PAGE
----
This leaflet is about protecting against the germ (bacterium) called group C Neisseria meningitidis, also known as group C meningococcus. Infection with this germ can cause meningitis and septicaemia (serious blood infection). All people under 25 should be immunised and it is now a routine part of the childhood immunisation programme.
What is the meningococcus?
The meningococcus is a germ (bacterium) that can cause meningitis and blood infection (septicaemia). It can also cause other infections - for example, pneumonia, eye infection (conjunctivitis) and inflammation of the heart (myocarditis). Some of these infections are very serious and can be fatal if not treated quickly. There are different groups (strains or types) of meningococcal bacteria:
- Groups B and C are the common strains in the UK. Most cases of bacterial meningitis in the UK are caused by group B. Most of the rest are caused by group C (although the number of group C cases has fallen greatly due to immunisation introduced in 1999).
- Group A is rare in the UK, but more common in certain parts of the world - in particular, in sub-Saharan Africa and parts of Saudi Arabia.
- Groups Y, W135, 29E and Z are rare in the UK but group W135 has been the cause of recent outbreaks in certain parts of the world.
Infection with the meningococcus can affect anyone, but those most at risk are children aged under 5 years (especially babies under a year), teenagers and young adults under the age of 25.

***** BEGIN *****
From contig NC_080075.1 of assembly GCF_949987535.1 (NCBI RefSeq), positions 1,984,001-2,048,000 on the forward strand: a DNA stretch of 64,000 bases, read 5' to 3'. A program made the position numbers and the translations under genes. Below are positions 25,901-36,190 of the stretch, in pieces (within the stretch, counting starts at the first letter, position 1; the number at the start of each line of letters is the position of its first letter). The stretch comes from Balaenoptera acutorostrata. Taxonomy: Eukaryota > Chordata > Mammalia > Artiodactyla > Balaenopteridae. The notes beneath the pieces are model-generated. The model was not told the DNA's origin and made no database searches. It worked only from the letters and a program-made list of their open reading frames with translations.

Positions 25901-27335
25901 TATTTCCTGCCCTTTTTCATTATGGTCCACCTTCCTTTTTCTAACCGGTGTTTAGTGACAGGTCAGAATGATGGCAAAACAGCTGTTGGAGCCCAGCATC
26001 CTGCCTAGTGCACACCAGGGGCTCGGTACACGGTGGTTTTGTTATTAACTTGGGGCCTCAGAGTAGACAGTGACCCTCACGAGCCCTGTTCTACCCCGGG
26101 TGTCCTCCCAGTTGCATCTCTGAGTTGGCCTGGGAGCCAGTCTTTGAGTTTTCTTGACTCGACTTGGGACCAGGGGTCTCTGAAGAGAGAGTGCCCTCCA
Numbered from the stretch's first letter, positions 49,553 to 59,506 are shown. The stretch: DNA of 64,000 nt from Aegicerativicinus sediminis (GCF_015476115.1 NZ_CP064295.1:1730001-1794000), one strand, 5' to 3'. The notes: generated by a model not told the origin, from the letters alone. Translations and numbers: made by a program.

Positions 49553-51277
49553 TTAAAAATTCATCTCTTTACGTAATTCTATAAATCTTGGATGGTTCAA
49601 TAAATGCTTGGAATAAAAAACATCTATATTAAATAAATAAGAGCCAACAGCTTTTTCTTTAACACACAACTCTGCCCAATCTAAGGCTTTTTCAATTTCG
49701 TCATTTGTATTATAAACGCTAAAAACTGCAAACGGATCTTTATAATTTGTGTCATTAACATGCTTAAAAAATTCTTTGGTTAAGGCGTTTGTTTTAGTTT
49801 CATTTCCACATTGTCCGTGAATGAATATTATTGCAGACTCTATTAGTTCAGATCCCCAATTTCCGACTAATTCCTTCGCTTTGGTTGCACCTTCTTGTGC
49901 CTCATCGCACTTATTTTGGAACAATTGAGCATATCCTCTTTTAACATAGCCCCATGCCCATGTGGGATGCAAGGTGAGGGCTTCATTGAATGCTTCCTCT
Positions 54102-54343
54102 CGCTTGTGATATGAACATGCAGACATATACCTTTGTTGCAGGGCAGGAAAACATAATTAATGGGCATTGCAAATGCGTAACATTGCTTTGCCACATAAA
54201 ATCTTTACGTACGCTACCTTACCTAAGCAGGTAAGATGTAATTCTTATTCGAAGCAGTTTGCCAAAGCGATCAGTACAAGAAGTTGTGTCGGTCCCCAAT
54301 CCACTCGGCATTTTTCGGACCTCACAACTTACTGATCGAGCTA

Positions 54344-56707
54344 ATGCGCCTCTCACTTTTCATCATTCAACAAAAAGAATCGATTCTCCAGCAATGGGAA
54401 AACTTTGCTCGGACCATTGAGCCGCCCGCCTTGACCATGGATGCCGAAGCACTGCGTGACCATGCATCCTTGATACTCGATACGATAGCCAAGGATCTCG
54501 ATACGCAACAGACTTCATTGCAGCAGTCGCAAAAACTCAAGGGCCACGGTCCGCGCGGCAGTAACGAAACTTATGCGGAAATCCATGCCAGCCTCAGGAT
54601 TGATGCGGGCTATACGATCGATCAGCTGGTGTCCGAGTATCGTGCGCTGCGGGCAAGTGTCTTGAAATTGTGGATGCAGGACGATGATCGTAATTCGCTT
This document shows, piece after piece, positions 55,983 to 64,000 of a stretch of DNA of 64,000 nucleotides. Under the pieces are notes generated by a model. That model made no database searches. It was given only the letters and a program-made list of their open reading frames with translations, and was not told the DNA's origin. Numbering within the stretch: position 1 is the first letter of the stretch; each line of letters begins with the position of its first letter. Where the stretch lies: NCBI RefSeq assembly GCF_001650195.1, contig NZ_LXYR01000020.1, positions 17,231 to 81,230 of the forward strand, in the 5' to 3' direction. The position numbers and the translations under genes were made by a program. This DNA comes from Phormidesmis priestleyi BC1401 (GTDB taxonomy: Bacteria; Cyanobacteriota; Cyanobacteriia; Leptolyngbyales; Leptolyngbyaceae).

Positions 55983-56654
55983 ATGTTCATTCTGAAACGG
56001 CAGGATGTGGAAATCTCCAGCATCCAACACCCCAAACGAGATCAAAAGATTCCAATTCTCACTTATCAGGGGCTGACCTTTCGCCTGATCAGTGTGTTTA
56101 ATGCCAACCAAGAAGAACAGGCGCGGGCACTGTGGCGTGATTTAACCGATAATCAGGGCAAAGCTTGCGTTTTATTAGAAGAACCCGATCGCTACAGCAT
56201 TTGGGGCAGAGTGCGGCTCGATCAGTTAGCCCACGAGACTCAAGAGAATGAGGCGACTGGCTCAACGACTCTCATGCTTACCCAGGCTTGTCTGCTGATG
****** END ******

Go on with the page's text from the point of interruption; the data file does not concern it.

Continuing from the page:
The meningitis C vaccine
A vaccine to protect against the group C meningococcus (MenC vaccine) was launched in 1999. This vaccine protects against group C only and not against group A or B meningococcus. (See separate leaflet called Meningococcal Immunisation for details of other vaccines against other groups of meningitis, which are used for travellers to at-risk countries.) The MenC vaccine is thought to give lifelong immunity, so booster doses later in life are not needed.
Who should be immunised?
Babies are given the MenC vaccine as part of the routine immunisation programme. Three doses (injections) of vaccine are needed for full protection. These are normally given at ages 3 months, between 12 and 13 months and as a booster aged around 14 years. The first dose is usually given at the same time as the routine DTaP/IPV/Hib vaccine (as a separate injection). (DTaP/IPV/Hib stands for diphtheria, tetanus, pertussis (whooping cough)/polio/Haemophilus influenzae type b.) The second dose is a combined injection with the Hib vaccine (Hib/MenC). The booster will be given alone.
Three doses are needed to be given to make sure your child develops a really good immune response to protect them against this disease.
Older children, teenagers, and young adults under the age of 25 were offered immunisation in a catch-up programme after the immunisation was introduced in 1999. Most are now immunised. However, if you are under 25 and have not been immunised, see your practice nurse to get immunised. Just one injection of vaccine is needed for those over the age of one year. Once all people under the age of 25 are immunised, only the routine immunisations for new babies will need to continue.